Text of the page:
Focus Character Class level (Ex): At second level you add +1 to your effective class for each focus character class when determining your spell level, spells known, spells per day, and class features (anything mentioned under the “Special” column of your focus class’s class table). You add another +1 at 3rd level, and every gestalt prestige class level thereafter.

Speaking of Gestalt

I’m a full-time on-staff developer, and a contract developer, and a freelance developer, and a small company publisher, and in my spare time I try to post cool stuff on my blog.
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The Magic of Little Details

Worldbuilding can often get bogged down in big-picture questions and large-scale issues. Yes, there’s use to knowing how rivers flow from mountains to sea level, what kinds of natural barriers are likely to become borders, and how socio-economic statuses can form political lines. But those questions still just outline nations and factions. At the scale that most players are interacting with your world, it doesn’t really matter in play if the border between Heroton and Badlandia is a river, a mountain range, or a big blue dotted line that runs through a flat plain. What DOES matter to players is how those places feel and act differently while you are within them.

And for that, it’s often useful to throw in just a few little details.

If the common drink for a culturally-interlinked area is a tea just known as Steeps, maybe the people in Heroton like it strong and bitter, while the peasants of Badlandia make it weak and sweetened with honeysuckle. Elves prefer red Steeps, while human throw away the red stems as tasteless. The dwarves of Ironbeard make Steeps with weak beer to ensure no diseases remain in the local water, while the gnomes of Rillridge ferment it until foam forms on the surface which is then skimmed off.

None of that *matters*, but those kinds of tiny details, when used in sparing moderation, can help bring regions and cultures alive. Players who don’t care can wave it off, but those who enjoy engaging in fictional cultures have the option of paying attention, and offering the Big Bad of Badlandia honeysuckle-sweetened Steeps at the peace conference. And maybe he smiles, and notes he actually always preferred it strong and bitter, like his parents made it… suddenly given a new context into his background, based on how he takes his tea.

Nearly anything can be made into this kind of cultural detail and, as long as you don’t load every city with 27 things you expect players to keep track of. Adding just one or two tiny differences can help immerse players, and make regions distinctive.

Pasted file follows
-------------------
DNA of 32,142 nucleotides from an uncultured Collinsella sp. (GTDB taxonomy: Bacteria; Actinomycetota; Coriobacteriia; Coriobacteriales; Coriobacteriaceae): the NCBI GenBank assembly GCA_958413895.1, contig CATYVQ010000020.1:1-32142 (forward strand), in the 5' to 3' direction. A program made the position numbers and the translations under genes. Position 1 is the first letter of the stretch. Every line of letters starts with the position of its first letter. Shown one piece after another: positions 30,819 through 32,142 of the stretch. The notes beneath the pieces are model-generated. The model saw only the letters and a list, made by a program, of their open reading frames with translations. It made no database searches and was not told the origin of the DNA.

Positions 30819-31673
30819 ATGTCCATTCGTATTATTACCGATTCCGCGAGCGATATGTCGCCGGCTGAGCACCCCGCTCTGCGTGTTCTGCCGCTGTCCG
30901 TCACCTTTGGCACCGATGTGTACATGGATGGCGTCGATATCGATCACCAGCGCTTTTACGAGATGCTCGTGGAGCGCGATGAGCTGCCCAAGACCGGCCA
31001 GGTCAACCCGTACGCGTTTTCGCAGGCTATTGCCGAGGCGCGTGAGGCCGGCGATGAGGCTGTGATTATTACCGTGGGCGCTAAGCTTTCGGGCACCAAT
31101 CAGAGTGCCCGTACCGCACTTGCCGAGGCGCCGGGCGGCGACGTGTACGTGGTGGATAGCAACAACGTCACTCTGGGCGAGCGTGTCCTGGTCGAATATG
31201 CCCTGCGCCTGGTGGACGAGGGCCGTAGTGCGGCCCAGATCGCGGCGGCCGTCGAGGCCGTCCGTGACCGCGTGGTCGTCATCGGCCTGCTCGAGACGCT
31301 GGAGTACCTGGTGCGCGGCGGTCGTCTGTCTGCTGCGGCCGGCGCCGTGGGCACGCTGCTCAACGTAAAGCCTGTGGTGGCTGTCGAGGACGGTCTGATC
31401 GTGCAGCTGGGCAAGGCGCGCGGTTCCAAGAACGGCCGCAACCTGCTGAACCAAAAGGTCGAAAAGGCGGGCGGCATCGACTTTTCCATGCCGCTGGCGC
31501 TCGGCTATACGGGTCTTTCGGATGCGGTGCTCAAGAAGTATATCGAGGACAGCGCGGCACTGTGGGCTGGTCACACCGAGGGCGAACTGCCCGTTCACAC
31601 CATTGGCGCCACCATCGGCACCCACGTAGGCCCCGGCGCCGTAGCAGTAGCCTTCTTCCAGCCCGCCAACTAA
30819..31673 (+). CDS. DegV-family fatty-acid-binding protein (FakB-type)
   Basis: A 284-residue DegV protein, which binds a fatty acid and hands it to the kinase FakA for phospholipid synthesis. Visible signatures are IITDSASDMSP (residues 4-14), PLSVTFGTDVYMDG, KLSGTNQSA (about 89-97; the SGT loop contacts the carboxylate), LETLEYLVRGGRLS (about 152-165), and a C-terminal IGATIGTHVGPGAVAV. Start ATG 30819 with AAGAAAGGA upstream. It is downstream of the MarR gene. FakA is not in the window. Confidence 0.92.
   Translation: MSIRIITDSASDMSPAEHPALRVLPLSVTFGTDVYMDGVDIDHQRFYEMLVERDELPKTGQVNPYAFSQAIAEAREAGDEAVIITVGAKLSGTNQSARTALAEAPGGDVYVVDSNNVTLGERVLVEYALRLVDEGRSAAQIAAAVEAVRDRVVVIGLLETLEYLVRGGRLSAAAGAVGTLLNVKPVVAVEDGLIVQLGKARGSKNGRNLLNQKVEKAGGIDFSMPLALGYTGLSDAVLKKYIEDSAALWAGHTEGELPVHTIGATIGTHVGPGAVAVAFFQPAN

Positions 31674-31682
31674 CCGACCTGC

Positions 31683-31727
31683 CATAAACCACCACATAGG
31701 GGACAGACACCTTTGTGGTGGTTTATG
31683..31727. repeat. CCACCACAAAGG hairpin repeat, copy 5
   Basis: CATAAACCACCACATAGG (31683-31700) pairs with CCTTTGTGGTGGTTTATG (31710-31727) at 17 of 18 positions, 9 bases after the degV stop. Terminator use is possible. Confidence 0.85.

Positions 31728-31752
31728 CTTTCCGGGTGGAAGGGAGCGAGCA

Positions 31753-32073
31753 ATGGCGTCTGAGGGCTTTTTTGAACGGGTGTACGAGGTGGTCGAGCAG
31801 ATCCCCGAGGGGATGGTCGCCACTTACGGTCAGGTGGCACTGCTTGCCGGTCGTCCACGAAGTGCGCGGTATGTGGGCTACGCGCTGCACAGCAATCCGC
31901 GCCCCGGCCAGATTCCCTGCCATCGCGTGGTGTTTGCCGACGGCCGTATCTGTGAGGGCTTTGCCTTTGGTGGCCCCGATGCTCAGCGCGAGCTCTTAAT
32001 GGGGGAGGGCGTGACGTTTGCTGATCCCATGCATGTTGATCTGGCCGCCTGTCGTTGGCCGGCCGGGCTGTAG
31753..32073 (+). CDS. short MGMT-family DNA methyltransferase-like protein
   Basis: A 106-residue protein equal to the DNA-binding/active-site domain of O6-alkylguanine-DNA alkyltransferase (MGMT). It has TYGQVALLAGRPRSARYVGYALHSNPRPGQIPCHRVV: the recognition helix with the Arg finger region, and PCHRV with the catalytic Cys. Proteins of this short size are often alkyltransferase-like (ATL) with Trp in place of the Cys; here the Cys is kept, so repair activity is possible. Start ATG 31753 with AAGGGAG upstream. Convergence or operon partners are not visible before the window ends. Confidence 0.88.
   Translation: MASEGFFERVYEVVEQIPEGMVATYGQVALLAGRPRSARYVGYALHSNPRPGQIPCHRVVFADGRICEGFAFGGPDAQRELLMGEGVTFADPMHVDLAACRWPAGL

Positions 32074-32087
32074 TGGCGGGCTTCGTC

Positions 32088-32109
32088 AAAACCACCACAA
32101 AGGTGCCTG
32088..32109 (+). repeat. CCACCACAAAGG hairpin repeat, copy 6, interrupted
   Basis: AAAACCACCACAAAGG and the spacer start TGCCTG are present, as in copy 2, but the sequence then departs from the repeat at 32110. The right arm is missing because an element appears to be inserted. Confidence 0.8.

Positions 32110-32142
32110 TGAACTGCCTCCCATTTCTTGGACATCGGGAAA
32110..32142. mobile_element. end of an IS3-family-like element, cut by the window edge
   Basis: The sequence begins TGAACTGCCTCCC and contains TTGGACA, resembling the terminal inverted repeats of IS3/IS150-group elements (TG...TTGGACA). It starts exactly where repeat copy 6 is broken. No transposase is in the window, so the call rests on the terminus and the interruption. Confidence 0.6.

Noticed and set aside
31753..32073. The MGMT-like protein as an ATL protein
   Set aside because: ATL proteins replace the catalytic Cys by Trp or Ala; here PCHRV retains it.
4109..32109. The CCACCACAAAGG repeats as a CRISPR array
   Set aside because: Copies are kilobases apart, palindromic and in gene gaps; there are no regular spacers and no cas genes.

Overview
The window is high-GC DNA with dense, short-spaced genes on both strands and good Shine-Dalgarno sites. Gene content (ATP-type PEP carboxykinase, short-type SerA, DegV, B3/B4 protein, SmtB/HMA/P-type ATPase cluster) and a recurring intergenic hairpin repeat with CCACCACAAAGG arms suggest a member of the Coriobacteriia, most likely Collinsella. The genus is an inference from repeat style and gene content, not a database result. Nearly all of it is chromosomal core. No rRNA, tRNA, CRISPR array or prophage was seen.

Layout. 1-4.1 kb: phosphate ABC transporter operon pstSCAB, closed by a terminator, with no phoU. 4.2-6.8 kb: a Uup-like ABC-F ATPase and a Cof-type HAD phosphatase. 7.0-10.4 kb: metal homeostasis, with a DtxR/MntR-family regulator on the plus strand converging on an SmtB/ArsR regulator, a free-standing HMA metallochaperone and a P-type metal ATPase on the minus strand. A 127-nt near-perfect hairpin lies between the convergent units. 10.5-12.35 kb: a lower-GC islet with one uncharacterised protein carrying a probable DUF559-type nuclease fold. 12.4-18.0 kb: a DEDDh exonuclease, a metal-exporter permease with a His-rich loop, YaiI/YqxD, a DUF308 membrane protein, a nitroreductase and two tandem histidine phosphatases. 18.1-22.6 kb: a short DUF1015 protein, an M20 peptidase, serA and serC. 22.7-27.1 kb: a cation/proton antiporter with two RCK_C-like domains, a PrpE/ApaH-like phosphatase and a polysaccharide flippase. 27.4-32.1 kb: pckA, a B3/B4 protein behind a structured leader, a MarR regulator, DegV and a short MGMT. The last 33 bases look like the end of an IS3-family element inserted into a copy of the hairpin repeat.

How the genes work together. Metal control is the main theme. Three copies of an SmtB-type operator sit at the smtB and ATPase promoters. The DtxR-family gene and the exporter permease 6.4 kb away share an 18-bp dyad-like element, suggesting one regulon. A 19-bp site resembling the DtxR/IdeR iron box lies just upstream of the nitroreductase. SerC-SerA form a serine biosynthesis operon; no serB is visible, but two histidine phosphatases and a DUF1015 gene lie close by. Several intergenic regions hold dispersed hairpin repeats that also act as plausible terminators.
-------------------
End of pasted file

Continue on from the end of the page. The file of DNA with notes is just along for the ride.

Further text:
Nearly anything can be made into this kind of detail, but it helps if it’s something publicly noticeable (how the Halfling war bakers of Gnabysko bless their battle muffins in secret ceremonies isn’t going to impact player perception much, unless someone is playing a Halfling war baker), minor (so players don’t feel they must remember the detail or get into cultural trouble, which can feel like homework), and relatable (details that tie into activities players understand are more easily understood and remembered—the fact there are 17 “proper” foot stances for fighting with an orroc gutting axe is interesting… but for players with no melee combat training experience it doesn’t connect to anything they’ve done).

You can also build off a detail, creating slang and cultural notes that play off the detail. This can help the detail be memorable, but it also invites the players to dream up such phrases and ideas as well.

For example, let’s say you have decided that in the Free City of Campaign, street performers put out a boot for people to toss coins into, rather than a hat or other collection device. That’s easy to work into a campaign as an observed behavior, unlikely to make any player feel they have to memorize it, and replaces a common occurrence in a way players are likely to understand.

Once you’ve done that, it’s easy to see how some local slang might develop around the tradition. “Giving you the boot” could mean firing someone, so they now have to earn money on the street, while “Earning your boot” might indicate you are good enough at some performance to make a living as a busker. Having a “hole in your boot” could indicate someone is stealing from you, and “looking in the toe” could mean you’re scrounging for every last coin (like checking the cushions of your sofa).